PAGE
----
Economic gap keeps narrowing between China´s east, west (03/02/2010)

Updated: 2010/3/2 10:44:00

Since 2004, the economic gap between China´s east and west has narrowed, according to a Tsinghua University report.

The report showed that since 1990, the coefficient of difference or gap between China´s east and west per capita GDP peaked in 2004, hitting a record of 0.75, and then fell to 0.6 in 2008.

Data from the National Bureau of Statistics (NBS) shows the industrial added value in central and western regions of the country outpaced the growth in eastern parts from 2006 to 2008.

In 2008, the industrial added value in central and western regions grew 17 percent, outpacing the growth in eastern parts by 6 percentage points, according to the NBS.

The country´s strategies for developing the west, revitalizing central China and reforming rural areas have been effective, said Hu Angang, the report´s project leader and director of the Center for China Study at Tsinghua University,

In the past decade, China has spend over 3 trillion yuan ( about 440 billion U.S. dollars) to strengthen the financial sector in the western regions.

Since the start of the global economic crisis, China has directed a large portion of its stimulus package to the central and western regions in an effort to improve people´s livelihood as well as to boost and support infrastructure construction, the ecological environment, industrial promotion, technological innovation and post-quake reconstruction there.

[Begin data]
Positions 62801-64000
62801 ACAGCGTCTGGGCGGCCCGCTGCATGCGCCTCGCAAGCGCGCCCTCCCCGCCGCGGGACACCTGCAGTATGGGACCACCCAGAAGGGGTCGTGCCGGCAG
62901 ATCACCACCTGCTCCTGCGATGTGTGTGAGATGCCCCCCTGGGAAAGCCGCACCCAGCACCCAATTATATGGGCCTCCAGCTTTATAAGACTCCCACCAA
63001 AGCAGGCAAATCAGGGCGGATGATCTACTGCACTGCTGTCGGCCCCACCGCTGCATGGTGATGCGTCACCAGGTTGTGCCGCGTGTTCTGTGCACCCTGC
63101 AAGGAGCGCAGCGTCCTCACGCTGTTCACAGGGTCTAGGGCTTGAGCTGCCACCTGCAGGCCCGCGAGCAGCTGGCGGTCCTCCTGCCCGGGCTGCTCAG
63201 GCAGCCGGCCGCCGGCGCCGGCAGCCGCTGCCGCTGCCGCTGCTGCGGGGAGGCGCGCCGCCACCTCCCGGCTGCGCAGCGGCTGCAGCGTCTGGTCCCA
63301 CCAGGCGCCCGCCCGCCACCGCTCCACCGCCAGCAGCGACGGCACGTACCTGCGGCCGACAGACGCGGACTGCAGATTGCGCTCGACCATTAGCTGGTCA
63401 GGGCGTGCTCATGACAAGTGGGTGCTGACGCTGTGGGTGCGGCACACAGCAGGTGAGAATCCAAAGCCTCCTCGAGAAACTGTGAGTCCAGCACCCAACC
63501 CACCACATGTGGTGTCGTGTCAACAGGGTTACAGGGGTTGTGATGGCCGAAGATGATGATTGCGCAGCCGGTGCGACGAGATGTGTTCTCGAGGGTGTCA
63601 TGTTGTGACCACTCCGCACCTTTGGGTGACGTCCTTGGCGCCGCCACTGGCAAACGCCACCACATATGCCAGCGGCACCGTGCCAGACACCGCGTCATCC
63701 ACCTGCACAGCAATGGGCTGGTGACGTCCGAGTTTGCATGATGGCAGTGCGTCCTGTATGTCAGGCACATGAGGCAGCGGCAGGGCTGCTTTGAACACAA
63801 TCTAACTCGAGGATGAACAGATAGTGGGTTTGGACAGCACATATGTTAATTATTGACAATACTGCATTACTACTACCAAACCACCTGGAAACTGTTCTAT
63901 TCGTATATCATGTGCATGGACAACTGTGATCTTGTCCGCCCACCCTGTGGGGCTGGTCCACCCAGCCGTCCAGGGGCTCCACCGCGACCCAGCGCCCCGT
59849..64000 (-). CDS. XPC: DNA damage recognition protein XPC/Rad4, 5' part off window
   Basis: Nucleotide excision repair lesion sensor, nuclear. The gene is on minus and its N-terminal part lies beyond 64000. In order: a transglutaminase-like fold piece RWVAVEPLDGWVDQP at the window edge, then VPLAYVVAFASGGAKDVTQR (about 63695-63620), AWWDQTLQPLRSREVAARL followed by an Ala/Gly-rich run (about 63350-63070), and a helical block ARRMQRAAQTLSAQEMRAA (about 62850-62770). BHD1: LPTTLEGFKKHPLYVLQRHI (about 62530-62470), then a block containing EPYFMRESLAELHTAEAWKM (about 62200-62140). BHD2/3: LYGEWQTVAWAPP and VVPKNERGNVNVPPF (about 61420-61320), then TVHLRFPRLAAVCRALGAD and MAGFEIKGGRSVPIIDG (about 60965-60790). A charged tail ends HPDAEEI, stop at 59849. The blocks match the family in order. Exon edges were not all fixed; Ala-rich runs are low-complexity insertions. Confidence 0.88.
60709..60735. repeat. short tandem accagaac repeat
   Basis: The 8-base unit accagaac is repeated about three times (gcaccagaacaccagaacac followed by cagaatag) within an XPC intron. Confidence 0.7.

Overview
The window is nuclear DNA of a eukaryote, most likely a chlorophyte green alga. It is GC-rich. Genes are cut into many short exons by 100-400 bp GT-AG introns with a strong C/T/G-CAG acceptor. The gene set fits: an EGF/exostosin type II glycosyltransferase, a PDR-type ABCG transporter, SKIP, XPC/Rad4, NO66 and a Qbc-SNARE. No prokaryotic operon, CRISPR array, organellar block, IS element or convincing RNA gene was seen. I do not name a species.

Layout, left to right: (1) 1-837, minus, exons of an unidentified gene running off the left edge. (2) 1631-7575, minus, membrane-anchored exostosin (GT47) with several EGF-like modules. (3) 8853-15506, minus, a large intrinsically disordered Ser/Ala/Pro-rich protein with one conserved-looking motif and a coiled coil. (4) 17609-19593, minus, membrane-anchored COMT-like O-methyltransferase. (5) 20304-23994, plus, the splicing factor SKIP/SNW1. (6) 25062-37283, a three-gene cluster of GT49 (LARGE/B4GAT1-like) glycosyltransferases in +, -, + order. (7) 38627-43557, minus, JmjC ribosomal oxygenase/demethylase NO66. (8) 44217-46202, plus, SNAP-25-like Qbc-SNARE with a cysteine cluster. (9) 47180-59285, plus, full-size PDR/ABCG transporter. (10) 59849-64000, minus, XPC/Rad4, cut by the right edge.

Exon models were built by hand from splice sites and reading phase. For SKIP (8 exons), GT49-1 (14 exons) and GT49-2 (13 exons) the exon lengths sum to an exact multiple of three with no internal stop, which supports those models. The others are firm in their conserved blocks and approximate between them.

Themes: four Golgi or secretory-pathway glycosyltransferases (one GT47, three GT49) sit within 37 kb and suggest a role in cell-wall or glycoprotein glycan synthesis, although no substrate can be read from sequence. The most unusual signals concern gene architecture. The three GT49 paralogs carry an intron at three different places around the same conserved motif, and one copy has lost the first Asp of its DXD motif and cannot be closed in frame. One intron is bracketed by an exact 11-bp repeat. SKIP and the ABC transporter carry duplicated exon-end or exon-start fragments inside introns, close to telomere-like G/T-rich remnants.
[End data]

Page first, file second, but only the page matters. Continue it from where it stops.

"The economic gap between the country´s east and the west may have narrowed due to the central government´s supportive policy," said Cheng Biding, vice chairman of China Society on Regional Economic Development.

However, "hidden problems exist despite the economic development in the western regions," said Hu, adding that the so called soft environment did not improve noticeably.

The central and western regions of China needed more people with better skills, said the expert.

The regional economic gap, along with the urban-rural gap and income gap were the three major gaps in China. Except the regional economic gap, the other two gaps were still widening, according to the report.

The State Council, or the Cabinet, issued a guidance policy on Oct. 10, 2009, aiming to maintain stable and rapid economic growth in China´s western regions to buffer the affects of the global slow down.

According to the guidance policy, the central government would continue to increase investment in the west, with a focus on infrastructure construction and environmental protection, among others.


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